Gently move the teat towards the front teeth as the newborn rabbit takes it in between its side teeth. Gently push the bottle so that only a small amount of formula comes out.

A baby rabbit usually takes a few minutes to begin sucking. Continue this process twice a day for four days. As the mother rabbit does, give the second feed in the evening.

Cottontail rabbits, newly born wild baby bunnies, require stimulation to poop and urinate after feeding. This is readily accomplished by gently touching anal and vaginal areas with a small cotton bud or a moist q-tip.

This will provide the impression of the mother bunny licking you.

Feed mixture formula to prepare at home

The formula does not contain as many nutrients as mother’s milk. Rehabilitators typically feed the wild young rabbit a mixture of KMR (Kitten Milk Replacer) and Multi Milk. These are widely available at rehabilitator supply stores. If possible, probiotics should be added to the combination.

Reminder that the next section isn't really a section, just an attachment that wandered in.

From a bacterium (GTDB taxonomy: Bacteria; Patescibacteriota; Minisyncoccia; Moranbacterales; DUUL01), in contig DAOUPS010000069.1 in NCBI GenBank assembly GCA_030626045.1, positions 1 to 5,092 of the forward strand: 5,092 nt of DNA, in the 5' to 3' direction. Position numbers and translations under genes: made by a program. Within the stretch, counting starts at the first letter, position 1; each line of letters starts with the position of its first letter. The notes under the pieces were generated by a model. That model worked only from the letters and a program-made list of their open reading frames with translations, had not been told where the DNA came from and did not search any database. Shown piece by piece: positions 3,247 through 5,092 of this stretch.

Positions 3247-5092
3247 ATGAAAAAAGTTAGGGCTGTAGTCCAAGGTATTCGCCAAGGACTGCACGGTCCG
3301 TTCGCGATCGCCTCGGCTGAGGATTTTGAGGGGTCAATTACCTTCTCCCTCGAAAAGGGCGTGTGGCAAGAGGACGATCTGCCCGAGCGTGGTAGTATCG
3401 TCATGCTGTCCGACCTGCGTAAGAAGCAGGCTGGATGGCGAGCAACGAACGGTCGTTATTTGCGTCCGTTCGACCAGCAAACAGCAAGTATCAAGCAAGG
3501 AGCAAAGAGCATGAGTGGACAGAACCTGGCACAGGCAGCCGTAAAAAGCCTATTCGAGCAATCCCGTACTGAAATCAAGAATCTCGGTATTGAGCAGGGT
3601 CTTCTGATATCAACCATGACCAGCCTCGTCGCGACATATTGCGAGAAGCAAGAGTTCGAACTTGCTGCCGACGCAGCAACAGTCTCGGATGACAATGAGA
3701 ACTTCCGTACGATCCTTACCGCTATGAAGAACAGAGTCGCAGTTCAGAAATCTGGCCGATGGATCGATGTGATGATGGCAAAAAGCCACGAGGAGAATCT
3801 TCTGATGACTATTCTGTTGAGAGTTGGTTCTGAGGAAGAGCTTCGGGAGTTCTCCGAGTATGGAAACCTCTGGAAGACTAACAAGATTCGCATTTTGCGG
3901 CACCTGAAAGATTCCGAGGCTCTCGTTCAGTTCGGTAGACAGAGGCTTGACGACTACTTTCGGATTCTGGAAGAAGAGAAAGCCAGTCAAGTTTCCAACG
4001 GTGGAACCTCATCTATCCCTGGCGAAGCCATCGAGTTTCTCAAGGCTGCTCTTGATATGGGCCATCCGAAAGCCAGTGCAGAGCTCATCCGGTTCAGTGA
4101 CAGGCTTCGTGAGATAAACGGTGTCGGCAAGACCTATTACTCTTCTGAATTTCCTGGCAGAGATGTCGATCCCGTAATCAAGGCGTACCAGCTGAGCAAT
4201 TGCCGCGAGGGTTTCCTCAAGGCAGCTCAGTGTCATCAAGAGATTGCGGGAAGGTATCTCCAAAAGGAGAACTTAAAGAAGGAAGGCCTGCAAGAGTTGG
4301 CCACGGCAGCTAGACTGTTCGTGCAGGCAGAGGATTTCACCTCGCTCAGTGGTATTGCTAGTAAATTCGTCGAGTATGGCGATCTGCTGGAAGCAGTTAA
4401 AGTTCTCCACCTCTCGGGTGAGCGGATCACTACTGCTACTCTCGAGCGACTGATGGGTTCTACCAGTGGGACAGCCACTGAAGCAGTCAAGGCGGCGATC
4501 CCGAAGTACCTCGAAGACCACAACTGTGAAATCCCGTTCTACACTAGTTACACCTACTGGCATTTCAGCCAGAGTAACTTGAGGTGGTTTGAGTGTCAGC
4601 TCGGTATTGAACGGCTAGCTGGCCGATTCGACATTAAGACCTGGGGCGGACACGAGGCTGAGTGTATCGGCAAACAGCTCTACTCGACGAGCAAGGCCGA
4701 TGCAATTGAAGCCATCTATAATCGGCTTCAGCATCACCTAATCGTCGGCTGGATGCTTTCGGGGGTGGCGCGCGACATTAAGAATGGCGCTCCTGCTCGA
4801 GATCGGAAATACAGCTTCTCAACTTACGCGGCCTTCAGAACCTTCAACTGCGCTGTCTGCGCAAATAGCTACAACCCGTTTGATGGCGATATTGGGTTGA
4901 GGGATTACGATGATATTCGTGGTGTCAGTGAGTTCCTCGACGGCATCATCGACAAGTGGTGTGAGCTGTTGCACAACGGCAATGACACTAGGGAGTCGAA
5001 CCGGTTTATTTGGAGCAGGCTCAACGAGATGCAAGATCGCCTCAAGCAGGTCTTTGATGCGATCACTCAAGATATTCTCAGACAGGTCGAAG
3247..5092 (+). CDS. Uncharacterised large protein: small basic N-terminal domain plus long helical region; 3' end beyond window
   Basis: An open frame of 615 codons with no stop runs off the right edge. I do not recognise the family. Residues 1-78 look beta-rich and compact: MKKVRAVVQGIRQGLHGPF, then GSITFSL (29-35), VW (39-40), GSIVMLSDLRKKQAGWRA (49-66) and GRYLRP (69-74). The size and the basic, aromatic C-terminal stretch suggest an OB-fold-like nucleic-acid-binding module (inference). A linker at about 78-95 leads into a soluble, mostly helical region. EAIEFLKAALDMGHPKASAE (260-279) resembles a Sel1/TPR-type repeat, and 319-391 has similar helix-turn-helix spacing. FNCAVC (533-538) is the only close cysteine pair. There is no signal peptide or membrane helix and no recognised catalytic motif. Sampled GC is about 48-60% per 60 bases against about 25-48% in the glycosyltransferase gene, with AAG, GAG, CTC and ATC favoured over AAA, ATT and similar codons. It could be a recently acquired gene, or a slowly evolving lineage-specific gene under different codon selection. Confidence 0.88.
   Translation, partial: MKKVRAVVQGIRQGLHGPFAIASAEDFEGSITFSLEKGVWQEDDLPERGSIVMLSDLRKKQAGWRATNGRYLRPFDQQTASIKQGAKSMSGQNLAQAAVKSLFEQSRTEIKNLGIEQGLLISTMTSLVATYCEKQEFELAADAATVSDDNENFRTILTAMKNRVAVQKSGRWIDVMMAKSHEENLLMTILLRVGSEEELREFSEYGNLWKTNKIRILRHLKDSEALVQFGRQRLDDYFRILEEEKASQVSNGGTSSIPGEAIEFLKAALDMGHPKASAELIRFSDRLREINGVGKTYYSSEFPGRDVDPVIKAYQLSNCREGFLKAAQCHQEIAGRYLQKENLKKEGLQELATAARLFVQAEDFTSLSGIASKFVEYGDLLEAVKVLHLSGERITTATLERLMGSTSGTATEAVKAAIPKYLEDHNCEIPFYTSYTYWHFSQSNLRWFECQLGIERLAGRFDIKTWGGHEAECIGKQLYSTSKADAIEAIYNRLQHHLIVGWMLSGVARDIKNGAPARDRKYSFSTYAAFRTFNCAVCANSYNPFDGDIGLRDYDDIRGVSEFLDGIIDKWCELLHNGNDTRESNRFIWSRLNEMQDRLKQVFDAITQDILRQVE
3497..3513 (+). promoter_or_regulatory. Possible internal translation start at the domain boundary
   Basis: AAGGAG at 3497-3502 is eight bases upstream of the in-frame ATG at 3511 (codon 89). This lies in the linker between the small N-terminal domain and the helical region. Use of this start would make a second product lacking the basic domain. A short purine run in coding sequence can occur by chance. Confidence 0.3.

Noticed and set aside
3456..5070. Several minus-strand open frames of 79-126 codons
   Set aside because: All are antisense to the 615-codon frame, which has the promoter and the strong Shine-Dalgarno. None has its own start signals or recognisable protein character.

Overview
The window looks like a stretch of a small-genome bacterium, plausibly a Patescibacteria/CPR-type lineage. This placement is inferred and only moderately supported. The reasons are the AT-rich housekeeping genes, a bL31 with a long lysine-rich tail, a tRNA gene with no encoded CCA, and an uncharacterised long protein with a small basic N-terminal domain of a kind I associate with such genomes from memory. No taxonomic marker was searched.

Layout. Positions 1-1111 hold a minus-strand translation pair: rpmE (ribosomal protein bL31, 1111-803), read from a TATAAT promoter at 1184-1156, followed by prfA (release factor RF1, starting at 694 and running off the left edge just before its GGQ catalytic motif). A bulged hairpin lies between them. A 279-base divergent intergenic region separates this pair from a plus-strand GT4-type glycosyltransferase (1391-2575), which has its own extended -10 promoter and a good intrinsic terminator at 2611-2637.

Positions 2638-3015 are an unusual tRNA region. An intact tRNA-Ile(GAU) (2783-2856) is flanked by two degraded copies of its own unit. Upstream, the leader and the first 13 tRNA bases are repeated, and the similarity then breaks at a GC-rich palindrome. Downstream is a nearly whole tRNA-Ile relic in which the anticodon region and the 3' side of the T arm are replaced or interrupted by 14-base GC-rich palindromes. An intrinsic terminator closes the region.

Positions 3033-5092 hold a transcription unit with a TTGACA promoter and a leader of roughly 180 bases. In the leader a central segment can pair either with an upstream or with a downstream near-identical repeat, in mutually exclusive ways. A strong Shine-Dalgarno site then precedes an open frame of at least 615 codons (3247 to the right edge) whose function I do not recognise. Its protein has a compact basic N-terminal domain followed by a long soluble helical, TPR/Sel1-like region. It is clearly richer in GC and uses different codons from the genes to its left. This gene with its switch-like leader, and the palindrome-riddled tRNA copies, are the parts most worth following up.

Because mother rabbit’s milk is thicker than other tiny mammals, the combination must be thick. Normally, it comprises three parts solid and one part clean water (by volume).

Never place the formula container directly on a heat source. Warm it instead by floating the recipe in warm water. Depending on the size of the young rabbit, use syringes with a little nipple attached or an eyedropper to feed it.

While feeding, keep the newborn rabbit sitting and ready with a tissue in hand to clean milk that appears on the nostrils quickly. Baby rabbits typically require feeding twice a day.

Caution: Never feed a baby rabbit cow milk because it is intended for calves, not bunnies. For infant rabbits, you might use goat milk formula instead.

Don’t overfeed the baby rabbits.

Always keep in mind that overfeeding can result in the death of a wild newborn rabbit. Never try to overfeed a bunny. Bloating and diarrhea are the most common causes of death in young rabbits as a result of overfeeding.

The amount of feeding is determined by the age of the wild baby rabbit. Be aware that cottontail bunnies are smaller and require less feed than advised.

The following are the typical feeding amounts:

  • From birth to one week: 2 to 2.5 mL feed twice a day.
  • Up to 2 weeks old: 5–7 cc feed twice daily, or less if the rabbit is small.
  • For rabbits up to 3 weeks old, feed 7 to 13 mL twice a day or less if the rabbit is small.
  • For rabbits, up to 6 weeks old, feed 13 to 15 mL twice a day or less if the rabbit is small.

You can also provide fresh green grass for wild rabbits between the ages of 2-3 weeks.

When the child reaches the right age, the feeding formula should be discontinued. Cottontail rabbits often quit nursing at the age of 3-4 weeks.